Until then, Israel will continue to win military battles and kill more of the other side (which is never a very good measure of anything), but lose the narrative battle.
Terminological note: I realize that drawing generalities about cultures and religion (e.g. “Islam” or “the West”) is perilous business and many distinctions and semantic nuances are either exaggerated or ignored. But peacemaking and problem resolution is called for nonetheless. I continue with this Islam-West distinction because it is characteristic of how the public formulates the conflict. Some will surely be critical of this supposedly simplistic distinction but it does represent the level at which the conflict is talked about. Funk and Said’s discussion of competing narratives categorizes the conflict as between “Islam” and “the West” and uses these categories as the level at which dispute in consciousness operate. It is also a better capture of the conflict then phrases such as “civilizational conflicts,” a terminology probably worth avoiding.
There is no escaping requirement that any genuine and diligent effort to resolve Islam- West differences must confront extremism and violence. The first step, and this will be difficult for many, is not to view extremism as confined to Islam but to view it as a genuine relational term that is a reaction to economic and cultural issues. Defining a problem relationally implies similarity dialectic; it forces the two parties to interpret differences as similarities or at least the recognition of mutuality of the problem. The current cultural insularity means that each side establishes meaning and interpretations about the other independently and separate from broader political and historical frameworks. If there is going to be a compatibility perspective rather than a rivalry perspective, which is an initial crucial step toward ameliorating conflicts, then extremism must be confronted by each group and also avoid insularity. The current conflict is a clash of symbols (including headscarves, religious symbols, and clothing) that act like a clash of stereotypes. They represent simplistic belief systems that reduce the other side to essentialist practices and end up rendering everyone uninformed. This process results in an intergroup pathology where both sides reduce their beliefs to a small subset of meanings which are difficult to communicate about. When this small subset is politicized the result is fundamentalism as each side works to seal off their beliefs and maintain control. For Muslims the fundamentalism gravitates toward puritanical religious ideology that defines offenses and outsiders. For Westerners fundamentalism equates liberal democracies with the natural flow of history and market economies as beyond criticism.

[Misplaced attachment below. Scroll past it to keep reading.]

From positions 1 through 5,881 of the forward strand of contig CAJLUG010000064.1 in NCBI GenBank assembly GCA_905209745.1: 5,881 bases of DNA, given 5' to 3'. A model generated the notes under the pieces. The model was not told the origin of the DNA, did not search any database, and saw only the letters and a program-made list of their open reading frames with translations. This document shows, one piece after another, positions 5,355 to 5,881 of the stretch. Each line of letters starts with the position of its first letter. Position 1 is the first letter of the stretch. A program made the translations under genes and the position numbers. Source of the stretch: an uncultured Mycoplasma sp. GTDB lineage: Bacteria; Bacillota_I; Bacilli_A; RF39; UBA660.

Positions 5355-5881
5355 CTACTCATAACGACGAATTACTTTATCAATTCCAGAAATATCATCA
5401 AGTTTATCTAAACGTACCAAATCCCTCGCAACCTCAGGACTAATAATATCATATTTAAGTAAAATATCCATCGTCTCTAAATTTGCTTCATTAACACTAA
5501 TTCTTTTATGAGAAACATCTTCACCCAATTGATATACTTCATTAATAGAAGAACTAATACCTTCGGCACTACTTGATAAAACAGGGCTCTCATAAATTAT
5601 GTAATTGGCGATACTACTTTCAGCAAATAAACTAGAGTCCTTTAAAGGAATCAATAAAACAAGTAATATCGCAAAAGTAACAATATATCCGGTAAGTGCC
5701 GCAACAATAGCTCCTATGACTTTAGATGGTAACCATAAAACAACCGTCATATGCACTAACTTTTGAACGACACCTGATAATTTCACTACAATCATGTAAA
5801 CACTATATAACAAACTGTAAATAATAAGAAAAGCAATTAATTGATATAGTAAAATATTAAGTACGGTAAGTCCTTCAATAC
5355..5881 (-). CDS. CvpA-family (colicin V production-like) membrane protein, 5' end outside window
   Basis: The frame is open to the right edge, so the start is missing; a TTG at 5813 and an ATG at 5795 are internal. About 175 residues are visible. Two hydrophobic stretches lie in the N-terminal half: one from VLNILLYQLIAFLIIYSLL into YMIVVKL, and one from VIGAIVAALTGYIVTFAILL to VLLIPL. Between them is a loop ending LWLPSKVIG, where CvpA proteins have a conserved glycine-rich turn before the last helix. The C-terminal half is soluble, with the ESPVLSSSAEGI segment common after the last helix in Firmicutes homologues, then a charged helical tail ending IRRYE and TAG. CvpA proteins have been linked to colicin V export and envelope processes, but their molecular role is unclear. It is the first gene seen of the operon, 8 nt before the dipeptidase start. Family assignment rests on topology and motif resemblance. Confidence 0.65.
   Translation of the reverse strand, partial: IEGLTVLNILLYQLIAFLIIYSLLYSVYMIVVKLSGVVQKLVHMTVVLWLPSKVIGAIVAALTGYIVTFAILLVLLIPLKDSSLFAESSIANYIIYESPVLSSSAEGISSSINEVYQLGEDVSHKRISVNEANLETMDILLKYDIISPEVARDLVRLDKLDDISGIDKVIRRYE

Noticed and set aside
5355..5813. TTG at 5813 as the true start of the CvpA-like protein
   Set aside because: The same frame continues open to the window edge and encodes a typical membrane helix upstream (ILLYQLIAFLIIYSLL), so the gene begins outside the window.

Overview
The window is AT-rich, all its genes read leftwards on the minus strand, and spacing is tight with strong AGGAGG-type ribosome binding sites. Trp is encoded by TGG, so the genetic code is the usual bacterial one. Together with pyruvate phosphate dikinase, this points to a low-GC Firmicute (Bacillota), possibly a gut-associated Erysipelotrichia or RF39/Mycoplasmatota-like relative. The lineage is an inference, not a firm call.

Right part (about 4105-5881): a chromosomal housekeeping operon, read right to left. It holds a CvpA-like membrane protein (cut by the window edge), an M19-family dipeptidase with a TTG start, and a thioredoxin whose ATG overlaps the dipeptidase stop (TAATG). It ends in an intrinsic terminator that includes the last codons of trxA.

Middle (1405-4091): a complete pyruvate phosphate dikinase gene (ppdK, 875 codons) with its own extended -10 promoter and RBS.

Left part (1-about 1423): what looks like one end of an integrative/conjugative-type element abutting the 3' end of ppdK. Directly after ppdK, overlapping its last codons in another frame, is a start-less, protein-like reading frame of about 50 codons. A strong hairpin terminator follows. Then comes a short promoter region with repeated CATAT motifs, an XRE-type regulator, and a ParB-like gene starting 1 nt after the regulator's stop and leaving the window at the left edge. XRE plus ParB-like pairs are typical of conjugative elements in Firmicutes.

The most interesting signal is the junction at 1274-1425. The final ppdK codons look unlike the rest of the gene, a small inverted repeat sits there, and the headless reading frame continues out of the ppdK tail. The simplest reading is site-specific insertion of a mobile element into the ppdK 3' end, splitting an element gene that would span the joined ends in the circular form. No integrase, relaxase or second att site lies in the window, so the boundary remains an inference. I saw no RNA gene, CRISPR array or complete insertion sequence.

Intergroup images of the other must be replaced and counteracted. Consistent with a long literature on intergroup contact both ingroup and outgroup images must be modified. Dialogue is the mechanism for uncovering the existential reality of the other. In addition, a compatibility framework must appreciate similarities and differences in order to avoid militants and fundamentalist. If a provocation is responded to in a narrow and mechanical manner then fundamentalism is reproduced. Another simple truth is that we are surrounded by media messages pertaining to violence when it comes to news and information about Islam and the West. The availability heuristic would predict that we use and overemphasize information that is easily available to us. Since we can imagine images of violence easier than ones of peace and reconciliation, simply because these images are more available, we tend to think that such images and relationships are more characteristic of the conflict. And certainly the same is true of the negativity bias, which holds that negative information is more easily attended to and brought to mind than positive information. So when we think of the Israeli-Palestinian conflict we think of negative things such as violence, religious differences, and a whole host of tragedies that cause us to remember those more than anything else. These heuristics of negativity and availability can fundamentally define an intergroup conflict and contribute significantly to its intractability.